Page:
You call McAlpine "an old man that has never done anything wrong". Well, having been a minister in Thatchers cabinet alone would make him a rong 'un in many parts of the country. And given the above discussed bully-boy tactics he has employed would suggest this assessment not to be far of the mark.

  38. AlphaCentauri says

    I agree that some of those tweets couldn't be considered libelous and should never have been part of any legal action.

    On the other hand, the action in general didn't seem like entitled bullying to me. My interpretation of Lord McAlpine's decision to go after tweeters that spread the story is that he is tilting against the windmills of internet false rumors. By identifying people and making them pay an insignificant amount of money, he makes the point that one should not believe everything that gets forwarded in an email or retweeted, and that one is ethically responsible for ones own part in spreading such rumors. A lot of people repeat every vile rumor they hear, and if you send them to snopes.com for the real story, they continue to forward such emails, just not to you. I'd love to have my email-forwarding, Fox-News-watching cousins get a wake up call like that.

    As far as repeating stories like this in the US, the news media is generally very careful to use the word "alleged" until a jury has reached a verdict, even if the evidence of a crime seems overwhelming. The public doesn't always pay attention to that one word, though.

  39. Oomph says

    @different Jess Yes, I could have said more.
    Jim said: "Each British household has to pay USD 250 a year direct to the government to watch the BBC. You cannot opt out. You go to jail." This is false because: 1) Many households in the UK do not pay the licence fee. 2) A licence is only required to watch or record programmes *as they are being broadcast*. 3) Contravention of the Communications Act 2003 s.363 does not send you to jail, you receive a fine. Failure to pay the *fine* could send you to jail.

    Jim also said: "The only exemptions are those who do not have a device to play TV programmes – a computer, TV, VCR, DVD player, or mobile phone." This is false because a licence is only required to watch or record programmes *as they are being broadcast*. Owning, or using, any of those devices does not prevent you from being exempted unless you are using to watch or record programmes *as they are being broadcast*.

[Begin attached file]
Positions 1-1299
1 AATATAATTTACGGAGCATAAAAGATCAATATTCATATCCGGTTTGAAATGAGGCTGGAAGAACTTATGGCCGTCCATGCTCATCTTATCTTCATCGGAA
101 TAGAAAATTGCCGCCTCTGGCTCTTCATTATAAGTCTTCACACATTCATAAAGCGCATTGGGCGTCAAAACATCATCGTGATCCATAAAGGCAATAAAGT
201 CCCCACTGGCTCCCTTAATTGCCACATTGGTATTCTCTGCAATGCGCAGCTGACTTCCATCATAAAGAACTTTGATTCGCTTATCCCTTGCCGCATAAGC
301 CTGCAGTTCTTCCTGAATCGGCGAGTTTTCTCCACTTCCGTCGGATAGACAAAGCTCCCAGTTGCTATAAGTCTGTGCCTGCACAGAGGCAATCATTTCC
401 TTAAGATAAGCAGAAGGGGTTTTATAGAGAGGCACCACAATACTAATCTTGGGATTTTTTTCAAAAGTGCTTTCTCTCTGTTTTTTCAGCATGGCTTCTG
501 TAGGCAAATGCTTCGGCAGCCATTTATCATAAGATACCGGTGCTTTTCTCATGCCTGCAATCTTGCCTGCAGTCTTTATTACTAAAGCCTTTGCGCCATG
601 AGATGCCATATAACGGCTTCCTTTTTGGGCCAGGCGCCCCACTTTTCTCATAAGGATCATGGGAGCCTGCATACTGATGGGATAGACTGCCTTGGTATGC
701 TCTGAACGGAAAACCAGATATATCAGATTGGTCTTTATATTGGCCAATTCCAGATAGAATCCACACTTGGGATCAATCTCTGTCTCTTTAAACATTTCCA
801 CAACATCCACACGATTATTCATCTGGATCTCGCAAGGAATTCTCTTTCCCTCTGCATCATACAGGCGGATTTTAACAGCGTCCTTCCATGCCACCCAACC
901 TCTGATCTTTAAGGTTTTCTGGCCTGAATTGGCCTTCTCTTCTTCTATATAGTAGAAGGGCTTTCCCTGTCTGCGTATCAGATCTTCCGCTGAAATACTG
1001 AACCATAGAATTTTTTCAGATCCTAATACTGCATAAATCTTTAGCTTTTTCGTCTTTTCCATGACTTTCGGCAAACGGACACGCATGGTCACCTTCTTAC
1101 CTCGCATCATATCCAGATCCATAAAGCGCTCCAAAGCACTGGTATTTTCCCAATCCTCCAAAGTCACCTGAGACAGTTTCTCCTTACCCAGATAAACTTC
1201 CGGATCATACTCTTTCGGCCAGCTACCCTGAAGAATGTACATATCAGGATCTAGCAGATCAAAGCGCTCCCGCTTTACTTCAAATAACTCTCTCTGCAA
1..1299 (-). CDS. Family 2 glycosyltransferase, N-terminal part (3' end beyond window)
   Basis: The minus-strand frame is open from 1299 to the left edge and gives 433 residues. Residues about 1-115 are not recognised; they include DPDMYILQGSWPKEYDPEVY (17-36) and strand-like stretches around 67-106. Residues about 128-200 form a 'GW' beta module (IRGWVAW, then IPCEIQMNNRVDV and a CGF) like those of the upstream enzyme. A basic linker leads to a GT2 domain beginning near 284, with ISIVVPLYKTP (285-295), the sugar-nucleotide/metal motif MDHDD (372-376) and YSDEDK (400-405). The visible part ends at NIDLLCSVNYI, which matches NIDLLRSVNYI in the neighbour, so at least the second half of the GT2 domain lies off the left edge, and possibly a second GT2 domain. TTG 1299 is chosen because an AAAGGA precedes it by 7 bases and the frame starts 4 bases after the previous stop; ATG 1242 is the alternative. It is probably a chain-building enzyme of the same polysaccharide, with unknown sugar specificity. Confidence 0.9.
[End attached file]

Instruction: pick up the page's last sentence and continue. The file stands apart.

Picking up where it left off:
"If you really wanted to inform us … you could describe those situations" – I could, or I could go and watch TV programmes on my computer. Programmes which I wouldn't even need my TV licence for, because they are not being broadcast live.

  40. says

    I'm completely in favour of the McAlpine *requesting* people who forwarded on the ill-considered news to please apologize and make a small donation as a way of making amends for contributing (unwittingly) to the fiasco. But the idea of *compelling* them to do so under the threat of a lawsuit is abhorrent. It's akin to threatening to sue everyone who discussed the news with their friends down at the pub for slander. On the Internet publication *is* speech. The law needs to make a clear distinction between those who merely pass on information that a reasonable person would find credible, and those who fabricate damaging lies.

  41. Grifter says

    @AlphaCentauri: I don't think this scenario is the same as those who spread obviously debunked falsehoods; this was a breaking story that was on a legitimate news site. Had someone forwarded it to me, I might have made a comment, since doing my due diligence would show it to be "true", at least until BBC corrected themselves.

  42. EH says

    The stuff that McAlpine is trying to wring out of the commentariat is entirely the fault of the BBC's bad reporting. This is what the BBC paid McAlpine for, and everybody else down the line should therefore be indemnified from further actions and implications. If the BBC hadn't done what they did, McAlpine wouldn't have any reason to go after them.

  43. Rick H. says

    Getting unjustly accused of child molestation must be a horrible thing.

    A dignified response would have been for McAlpine to make a public statement reminding those people who unwittingly fueled the rumor mill of their small role in hurting an innocent man. Perhaps solicit an apology, or suggest a charitable donation as penance. That's the "more speech" remedy, and I'm sure he would've gained a lot of public sympathy and perhaps even some moral introspection from the retweeters. Once McAlpine brought the hamhanded agents of the law into it, however, he lost any ethical high ground. A coerced apology is less than meaningless. It's the hallmark of a tyrant.